The Logical Limits of Liberty & Needism
Your needs can’t all be as easily fenced off as land. But that map-like model lurks behind unbalanced ideas about private and public interests. The “public good” is both bedrock and climate to all private interests. No logic of liberty should ignore their inalienable interdependence.
The “tragedy of the commons” shows why: Herders using a commons (public pasture) seemingly have rational incentives to add animals; grazing is free, and profits can be increased. But if others do the same, the commons becomes overgrazed. So short-term asocial self-interest becomes self-defeating, causing collective tragedy. Two fixes are known; either fence off, assign property rights, and leave it to the new owners; or manage the commons for everyone’s benefit, which entails restricting freedom of use, but prevents tragedy (Elinor Olstrom’s Nobel Prized-work showed how). The moral: too much “freedom in a commons brings ruin to all.”
The “public good” and the nation itself both face “tragedy of the commons” logic. In politics, special interests that prioritize their gain above the public good resemble those overgrazing herders. But it’s always irrational to discount the health of what supplies your needs. And no “politics of parts” can work unless the health of the whole governs. A nation isn’t only the sum of its special interests, or even the private interests of its people. A workable nation must balance those with the health of the whole. America’s founders agreed, they defined duties “to promote the general Welfare” and to enact laws “necessary for public good.”
Tocqueville feared that Americans might forget “the close connection between the private fortune of each and the prosperity of all." But he said “Americans combat individualism by the principle of interest rightly understood,” which “inclines them willingly to sacrifice a portion of their time and property to the welfare of the state.”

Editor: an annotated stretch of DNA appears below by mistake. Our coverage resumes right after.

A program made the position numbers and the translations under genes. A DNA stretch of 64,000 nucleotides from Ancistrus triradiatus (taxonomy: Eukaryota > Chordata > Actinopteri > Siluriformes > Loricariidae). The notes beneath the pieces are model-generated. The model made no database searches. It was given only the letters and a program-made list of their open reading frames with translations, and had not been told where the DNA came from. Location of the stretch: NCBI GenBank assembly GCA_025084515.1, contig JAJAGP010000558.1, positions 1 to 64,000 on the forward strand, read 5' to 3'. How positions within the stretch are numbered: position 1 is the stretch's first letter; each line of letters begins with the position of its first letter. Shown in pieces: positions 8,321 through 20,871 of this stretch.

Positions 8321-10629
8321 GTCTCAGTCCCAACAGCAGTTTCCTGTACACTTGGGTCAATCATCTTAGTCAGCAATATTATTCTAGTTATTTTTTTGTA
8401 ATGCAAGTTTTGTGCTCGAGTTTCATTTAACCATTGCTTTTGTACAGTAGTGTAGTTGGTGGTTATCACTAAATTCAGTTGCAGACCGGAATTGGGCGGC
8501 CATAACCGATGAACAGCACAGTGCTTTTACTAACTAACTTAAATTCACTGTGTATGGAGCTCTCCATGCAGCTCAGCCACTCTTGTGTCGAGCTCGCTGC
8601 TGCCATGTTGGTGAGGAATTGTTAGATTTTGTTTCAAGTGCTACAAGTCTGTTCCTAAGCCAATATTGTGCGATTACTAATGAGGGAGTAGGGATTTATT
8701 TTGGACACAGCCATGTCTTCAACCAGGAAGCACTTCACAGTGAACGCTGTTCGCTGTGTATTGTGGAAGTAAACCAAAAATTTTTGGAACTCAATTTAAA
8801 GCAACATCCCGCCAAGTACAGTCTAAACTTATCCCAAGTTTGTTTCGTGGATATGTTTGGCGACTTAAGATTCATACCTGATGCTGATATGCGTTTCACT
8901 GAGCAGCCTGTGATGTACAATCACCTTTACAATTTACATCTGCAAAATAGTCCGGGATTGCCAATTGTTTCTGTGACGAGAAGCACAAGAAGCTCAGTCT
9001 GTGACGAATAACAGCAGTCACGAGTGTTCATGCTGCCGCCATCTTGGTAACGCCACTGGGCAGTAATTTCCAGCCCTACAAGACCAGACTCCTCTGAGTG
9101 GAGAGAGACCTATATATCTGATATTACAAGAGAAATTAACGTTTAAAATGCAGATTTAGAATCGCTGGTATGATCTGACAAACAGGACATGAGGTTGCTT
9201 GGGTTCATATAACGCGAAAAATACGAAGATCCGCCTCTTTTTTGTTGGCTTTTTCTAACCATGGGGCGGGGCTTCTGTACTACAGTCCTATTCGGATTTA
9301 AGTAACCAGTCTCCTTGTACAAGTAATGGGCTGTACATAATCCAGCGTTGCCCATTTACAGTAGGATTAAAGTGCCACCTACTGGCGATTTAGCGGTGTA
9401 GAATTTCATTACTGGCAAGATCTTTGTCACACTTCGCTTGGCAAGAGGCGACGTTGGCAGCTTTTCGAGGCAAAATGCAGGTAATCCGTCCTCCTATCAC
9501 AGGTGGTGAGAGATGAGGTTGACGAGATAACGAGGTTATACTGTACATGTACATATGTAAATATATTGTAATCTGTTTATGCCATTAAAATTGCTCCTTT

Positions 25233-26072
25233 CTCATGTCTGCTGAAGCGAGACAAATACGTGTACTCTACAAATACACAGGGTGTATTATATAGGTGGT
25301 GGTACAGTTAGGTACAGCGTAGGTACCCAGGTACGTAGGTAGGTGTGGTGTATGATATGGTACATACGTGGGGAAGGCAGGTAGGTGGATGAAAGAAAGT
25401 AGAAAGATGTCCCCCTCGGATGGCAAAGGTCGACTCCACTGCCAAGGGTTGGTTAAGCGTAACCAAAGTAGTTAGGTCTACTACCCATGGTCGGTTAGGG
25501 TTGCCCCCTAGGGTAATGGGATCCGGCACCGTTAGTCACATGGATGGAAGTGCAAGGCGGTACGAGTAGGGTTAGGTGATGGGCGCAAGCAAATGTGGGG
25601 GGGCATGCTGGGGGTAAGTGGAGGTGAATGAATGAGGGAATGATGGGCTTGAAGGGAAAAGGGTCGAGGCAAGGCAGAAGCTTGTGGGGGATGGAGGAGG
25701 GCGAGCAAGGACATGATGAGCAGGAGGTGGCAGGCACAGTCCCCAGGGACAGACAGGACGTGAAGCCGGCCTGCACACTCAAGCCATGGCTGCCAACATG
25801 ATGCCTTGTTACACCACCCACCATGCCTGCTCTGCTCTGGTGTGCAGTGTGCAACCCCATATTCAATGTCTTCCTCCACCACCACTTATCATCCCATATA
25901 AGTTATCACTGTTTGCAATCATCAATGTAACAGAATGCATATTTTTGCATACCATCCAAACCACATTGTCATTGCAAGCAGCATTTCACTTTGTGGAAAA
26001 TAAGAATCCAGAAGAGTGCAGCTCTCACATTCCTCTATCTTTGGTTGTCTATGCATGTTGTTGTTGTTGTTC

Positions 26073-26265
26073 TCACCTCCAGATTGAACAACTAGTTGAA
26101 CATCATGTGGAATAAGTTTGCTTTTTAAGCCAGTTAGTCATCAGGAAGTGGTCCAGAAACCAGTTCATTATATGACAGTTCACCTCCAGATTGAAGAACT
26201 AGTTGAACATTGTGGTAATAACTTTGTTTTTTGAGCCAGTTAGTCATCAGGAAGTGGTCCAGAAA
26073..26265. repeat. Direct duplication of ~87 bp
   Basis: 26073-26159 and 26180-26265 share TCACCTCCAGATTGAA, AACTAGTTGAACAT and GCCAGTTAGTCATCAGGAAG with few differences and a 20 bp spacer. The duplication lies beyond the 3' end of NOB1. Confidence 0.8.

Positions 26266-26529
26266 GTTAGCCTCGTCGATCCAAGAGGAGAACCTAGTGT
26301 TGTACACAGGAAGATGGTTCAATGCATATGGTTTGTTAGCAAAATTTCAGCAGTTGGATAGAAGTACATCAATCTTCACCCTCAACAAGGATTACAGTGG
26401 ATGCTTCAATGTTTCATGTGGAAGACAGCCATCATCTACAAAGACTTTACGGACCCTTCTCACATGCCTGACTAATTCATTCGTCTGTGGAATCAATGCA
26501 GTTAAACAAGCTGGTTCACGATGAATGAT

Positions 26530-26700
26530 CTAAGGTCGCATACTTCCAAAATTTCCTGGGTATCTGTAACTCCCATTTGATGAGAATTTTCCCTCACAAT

Markets also face commons-like logic. Profit seeking that risks damaging markets is best restricted. Concern about large banks posing “systemic risks,” signals a nascent realization of this need.
In describing “the social contract” Hobbes used an image of “the body politic” illustrating that no part thrives alone, and ailing parts risk an unhealthy body. Some politics now borders on becoming a fenced-off “asocial contract,” dominated by asocial (or even anti-social) self-interest. But that map-like model of interests misguides. Even the value of what you do on your land depends utterly on what is happening beyond your fences. No workable logic of liberty can ignore that the common good is the soil in which all private interests grow.
Whatever your political beliefs, they need needism: Know your needs. Don’t damage them, or what supplies them. Don’t let others, either. Or you’re doomed (separately and jointly).
Illustration by Julia Suits, The New Yorker Cartoonist & author of The Extraordinary Catalog of Peculiar Inventions.
Upstreamism advocate Rishi Manchanda calls us to understand health not as a "personal responsibility" but a "common good."
- Upstreamism tasks health care professionals to combat unhealthy social and cultural influences that exist outside — or upstream — of medical facilities.
- Patients from low-income neighborhoods are most at risk of negative health impacts.
- Thankfully, health care professionals are not alone. Upstreamism is increasingly part of our cultural consciousness.
The Bajau people's nomadic lifestyle has given them remarkable adaptions, enabling them to stay underwater for unbelievable periods of time. Their lifestyle, however, is quickly disappearing.
- The Bajau people travel in small flotillas throughout the Phillipines, Malaysia, and Indonesia, hunting fish underwater for food.
- Over the years, practicing this lifestyle has given the Bajau unique adaptations to swimming underwater. Many find it straightforward to dive up to 13 minutes 200 feet below the surface of the ocean.
- Unfortunately, many disparate factors are erasing the traditional Bajau way of life.
We explore the history of blood types and how they are classified to find out what makes the Rh-null type important to science and dangerous for those who live with it.
- Fewer than 50 people worldwide have 'golden blood' — or Rh-null.
- Blood is considered Rh-null if it lacks all of the 61 possible antigens in the Rh system.
- It's also very dangerous to live with this blood type, as so few people have it.
An innovation may lead to lifelike evolving machines.
- Scientists at Cornell University devise a material with 3 key traits of life.
- The goal for the researchers is not to create life but lifelike machines.
- The researchers were able to program metabolism into the material's DNA.
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